It is gratifying to see Steven M. Cohen, a prominent critic of intermarriage, say that “Efforts to welcome, engage and educate the already-intermarried are admirable and necessary.” (Which of our Grandchildren Will Be Jewish in This Age of Intermarriage, October 24)
The twenty-five years of programming Steven describes, which he says still leave disheartening demographic contours, have not involved efforts aimed directly at engaging interfaith families. (Note that if the grandchildren of intermarriage who are raised partly Jewish by religion, and Jewish but not by religion, are included, the percentage raised with some Judaism is significantly higher than 5%.) The wonderful programs he mentions – education, camps, campus, Israel trips, young adult and young family engagement – of course reach some interfaith families, but no massive, concerted effort aimed directly at engaging interfaith families has happened – yet.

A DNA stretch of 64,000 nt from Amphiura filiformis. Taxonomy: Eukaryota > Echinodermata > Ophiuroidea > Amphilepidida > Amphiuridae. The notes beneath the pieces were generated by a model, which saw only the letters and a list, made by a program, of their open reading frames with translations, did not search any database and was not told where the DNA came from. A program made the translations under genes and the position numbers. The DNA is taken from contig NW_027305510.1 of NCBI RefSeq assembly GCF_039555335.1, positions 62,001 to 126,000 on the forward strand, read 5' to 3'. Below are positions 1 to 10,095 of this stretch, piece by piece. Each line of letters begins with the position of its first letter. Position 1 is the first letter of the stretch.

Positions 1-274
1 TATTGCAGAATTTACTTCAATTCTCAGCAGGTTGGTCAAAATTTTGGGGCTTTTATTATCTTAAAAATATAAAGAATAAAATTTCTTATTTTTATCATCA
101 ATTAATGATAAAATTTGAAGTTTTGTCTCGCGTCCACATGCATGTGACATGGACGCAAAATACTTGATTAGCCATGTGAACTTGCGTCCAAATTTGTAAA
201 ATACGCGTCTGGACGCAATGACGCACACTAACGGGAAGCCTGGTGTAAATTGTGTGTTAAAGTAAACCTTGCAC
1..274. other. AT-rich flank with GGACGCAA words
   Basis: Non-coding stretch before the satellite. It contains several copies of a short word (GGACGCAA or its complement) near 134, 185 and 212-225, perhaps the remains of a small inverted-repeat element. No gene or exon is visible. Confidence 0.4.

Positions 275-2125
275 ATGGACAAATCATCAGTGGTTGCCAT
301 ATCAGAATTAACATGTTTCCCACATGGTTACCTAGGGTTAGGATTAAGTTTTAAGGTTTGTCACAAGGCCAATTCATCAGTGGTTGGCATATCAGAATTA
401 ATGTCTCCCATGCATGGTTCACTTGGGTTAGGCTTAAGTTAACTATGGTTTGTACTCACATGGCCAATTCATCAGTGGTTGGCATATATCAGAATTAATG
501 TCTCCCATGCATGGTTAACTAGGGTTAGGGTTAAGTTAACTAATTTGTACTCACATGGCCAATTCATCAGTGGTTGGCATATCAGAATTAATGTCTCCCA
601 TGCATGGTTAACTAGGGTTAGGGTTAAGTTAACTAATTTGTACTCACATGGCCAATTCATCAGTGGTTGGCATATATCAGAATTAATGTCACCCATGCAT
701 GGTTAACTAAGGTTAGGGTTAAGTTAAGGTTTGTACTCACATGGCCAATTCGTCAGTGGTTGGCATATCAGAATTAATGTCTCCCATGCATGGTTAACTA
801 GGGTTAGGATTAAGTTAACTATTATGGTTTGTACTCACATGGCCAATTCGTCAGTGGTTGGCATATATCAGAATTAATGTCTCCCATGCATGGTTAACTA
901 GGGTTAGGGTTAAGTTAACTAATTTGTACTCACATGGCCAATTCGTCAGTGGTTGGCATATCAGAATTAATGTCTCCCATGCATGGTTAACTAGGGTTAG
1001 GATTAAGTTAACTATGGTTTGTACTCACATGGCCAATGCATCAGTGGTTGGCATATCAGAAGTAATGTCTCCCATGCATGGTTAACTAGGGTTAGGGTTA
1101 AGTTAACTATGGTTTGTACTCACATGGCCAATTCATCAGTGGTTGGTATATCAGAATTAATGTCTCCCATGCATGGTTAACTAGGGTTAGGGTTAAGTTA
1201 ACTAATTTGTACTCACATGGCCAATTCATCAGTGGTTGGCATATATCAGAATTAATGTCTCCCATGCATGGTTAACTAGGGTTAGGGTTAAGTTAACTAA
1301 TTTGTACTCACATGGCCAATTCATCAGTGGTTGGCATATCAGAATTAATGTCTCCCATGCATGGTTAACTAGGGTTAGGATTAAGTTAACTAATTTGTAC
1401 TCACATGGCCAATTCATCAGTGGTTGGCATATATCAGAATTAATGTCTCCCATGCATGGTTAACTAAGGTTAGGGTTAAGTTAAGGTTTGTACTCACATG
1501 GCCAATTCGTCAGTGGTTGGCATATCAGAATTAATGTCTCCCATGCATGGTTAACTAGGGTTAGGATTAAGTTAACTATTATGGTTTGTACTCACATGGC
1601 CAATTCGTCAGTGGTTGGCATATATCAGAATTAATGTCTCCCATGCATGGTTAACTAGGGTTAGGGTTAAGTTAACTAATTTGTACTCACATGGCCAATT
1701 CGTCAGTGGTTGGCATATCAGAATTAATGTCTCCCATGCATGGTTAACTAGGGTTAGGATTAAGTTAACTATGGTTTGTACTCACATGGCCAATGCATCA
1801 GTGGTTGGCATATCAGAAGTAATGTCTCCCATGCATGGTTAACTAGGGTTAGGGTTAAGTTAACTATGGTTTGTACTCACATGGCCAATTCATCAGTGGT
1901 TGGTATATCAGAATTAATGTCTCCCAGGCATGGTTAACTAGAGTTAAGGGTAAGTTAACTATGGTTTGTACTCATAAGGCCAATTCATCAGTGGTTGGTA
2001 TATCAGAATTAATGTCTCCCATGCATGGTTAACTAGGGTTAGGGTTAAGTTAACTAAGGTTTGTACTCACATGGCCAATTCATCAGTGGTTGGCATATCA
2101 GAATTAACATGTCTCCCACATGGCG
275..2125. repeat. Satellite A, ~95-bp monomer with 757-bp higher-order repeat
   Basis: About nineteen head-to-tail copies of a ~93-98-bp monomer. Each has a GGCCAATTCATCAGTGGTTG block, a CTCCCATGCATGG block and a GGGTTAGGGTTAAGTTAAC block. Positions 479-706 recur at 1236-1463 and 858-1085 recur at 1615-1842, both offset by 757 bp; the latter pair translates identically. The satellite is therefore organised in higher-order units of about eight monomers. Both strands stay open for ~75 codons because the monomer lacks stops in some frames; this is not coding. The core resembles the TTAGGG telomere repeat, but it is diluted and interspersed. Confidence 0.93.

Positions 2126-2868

That some programs lead to in-marriage is a fine thing. But promoting programs as leading to in-marriage deters those who come from interfaith families from engaging, and discourages those who later intermarry from engaging. There is a stigma of disapproval that interfaith couples still feel, so major programs shouldn’t be surprised that they are not recruiting enough children of intermarriage. Conversion, whether formal or informal, is also a fine thing. By genuinely embracing interfaith families, more of the spouses from other faith backgrounds are likely to adopt Jewish identities.
Edmund Case Newton, MA Founder, InterfaithFamily
Edmund Case, the retired founder of InterfaithFamily, is the author of Radical Inclusion: Engaging Interfaith Families for a Thriving Jewish Future, to be published on January 15, 2019 by the new Center for Radically Inclusive Judaism.